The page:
Introduction: Hard Shell Case for Cheap
Simple and cheap way to protect my camera.
Step 1: Old Blow Molded Case I Had Sitting Around.
I finally made the complete step from film to digital. For reasons unknown to me I decided it would be a good idea to store everything in a hard shell. Not feeling like forking over a few hundred $$ for a custom case and wanting a project to do, I remembered I had this old case that a drill came in. It was sitting in a junk room collecting dust, and looked to be a prefit start for this project.
Step 2: The Insides... Not Very Camera Friendly Yet
These kinds of cases that power tools come in have "custom trays" that do a great job of holding the (X) tool in place. But I was needing an empty shell. Using a tool a lot like a Dremel with a bit a lot like the Dremel #561 Multipurpose Cutter I was able to gut the case out....
Step 3: Empty Shell
Now I have an empty shell to work with. 2 things to point out... this makes a bit of a mess, and try to leave the lips that overlap when the case is closed. Cutting out around the handle was a bit tricky... but I had no clue what I was doing when I first started doing this and 10 minutes later was happy with my results.
Oh yeah, safety glasses (or a complete face shield in my case) since tiny bits of plastic go flying everywhere when you least expect it.
Step 4: The Protection...
I purchased some foam rubber from a local store. I don't know what kind this stuff is, I just told the clerk what I was doing and he felt (unknown type) would be best. One problem, they only sold (X) thicknesses of this stuff, which was to thick for my needs.... more on that later.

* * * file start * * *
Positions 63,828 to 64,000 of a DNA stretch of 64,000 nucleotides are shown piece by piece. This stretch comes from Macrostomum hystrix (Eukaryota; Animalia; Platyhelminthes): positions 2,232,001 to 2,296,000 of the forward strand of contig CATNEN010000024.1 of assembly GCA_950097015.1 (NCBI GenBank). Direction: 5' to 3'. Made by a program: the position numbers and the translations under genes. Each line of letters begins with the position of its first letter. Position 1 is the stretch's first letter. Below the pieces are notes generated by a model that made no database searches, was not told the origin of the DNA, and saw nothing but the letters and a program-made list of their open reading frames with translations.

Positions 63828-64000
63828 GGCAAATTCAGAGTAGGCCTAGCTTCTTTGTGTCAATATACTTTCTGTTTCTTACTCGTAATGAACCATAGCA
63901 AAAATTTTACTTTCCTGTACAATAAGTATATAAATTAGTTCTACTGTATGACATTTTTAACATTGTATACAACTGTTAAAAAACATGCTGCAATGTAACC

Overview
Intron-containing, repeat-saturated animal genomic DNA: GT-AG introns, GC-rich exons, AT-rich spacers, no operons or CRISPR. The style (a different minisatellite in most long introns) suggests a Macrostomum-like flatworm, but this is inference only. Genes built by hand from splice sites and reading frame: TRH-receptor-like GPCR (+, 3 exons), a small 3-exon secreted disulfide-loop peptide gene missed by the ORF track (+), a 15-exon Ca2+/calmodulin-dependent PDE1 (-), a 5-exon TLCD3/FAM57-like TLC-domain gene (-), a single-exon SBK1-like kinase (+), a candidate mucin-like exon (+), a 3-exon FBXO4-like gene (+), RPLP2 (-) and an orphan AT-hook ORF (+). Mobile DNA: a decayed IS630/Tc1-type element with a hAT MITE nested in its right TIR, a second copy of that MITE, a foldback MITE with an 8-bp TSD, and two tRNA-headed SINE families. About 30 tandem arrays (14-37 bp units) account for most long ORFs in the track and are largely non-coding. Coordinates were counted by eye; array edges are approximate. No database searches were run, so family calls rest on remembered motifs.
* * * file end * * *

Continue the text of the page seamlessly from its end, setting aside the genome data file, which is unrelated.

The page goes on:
I got 2 squares of the stuff that were a bit larger than the case. With a sharpie marker I outlined the case onto the foam and cut with a bread knife, results shown.
Step 5: Getting the Correct Thickness
I needed 3 sheets of the foam rubber. A top and bottom that would "clamp" all of the contents of the case in place and a 3rd middle layer that would sort the items and keep them seperated. One sheet was cut into 2 usable pieces for the top/bottom parts.
I found a book that was of the correct thickness needed and used it as a guide. I held the knife to the book as shown and moved the foam rubber, going around the edges first making a slit all the way around.
Step 6: Kung Foo Grip
To get deeper into the foam rubber I had to change the position of the knife. I moved the foam rubber to the knife since it slide on my counter top easier/smoother than the book/knife did.
Step 7: Cutting Deeper
I worked my way around the 4 edges of the foam rubber until the knife had cut as deep as it could at that angle. This left about a 4 or 5 inch section in the middle the knife couldn't ready and I had to "free hand" cut them, using the part I had already sliced as a guide.
Step 8: Getting Closer to the End
Here is an end result, a farily flat cut. I did 2 pieces at this thickness for the top and bottom, used a funky quad CD jewel case for the middle section to get the correct thickness of it.
Step 9: Stacking It Up
The case itself has 3 layers of sorts. The top and bottom pieces of the foam fit into 2 of these layers and the middle into the 3rd, you can kind of see how this all works out in the photo.
Step 10: Last Step and What I'd Do Different Next Time...
I glued the top and bottom layers of foam rubber into the case. The middle section I had to taper the outer edges of it some so the case could close without having to stand on top of it. It would get trapped between the 2 halfes of the case and "squish out" some.
At this stage I layed out my gear onto the middle section of the foam rubber and played around with the layout. Once I had a lay out I was happy with, I traced an outline of everthing with a sharpie marker then cut those sections out with the bread knife.
An electric turkey carving knife might be an easier/faster way of cutting the foam rubber, I couldn't locate one to try out. I've been using this setup for a while and think I'll be removing the middle layer and use egg create foam rubber that is used for sound proofing.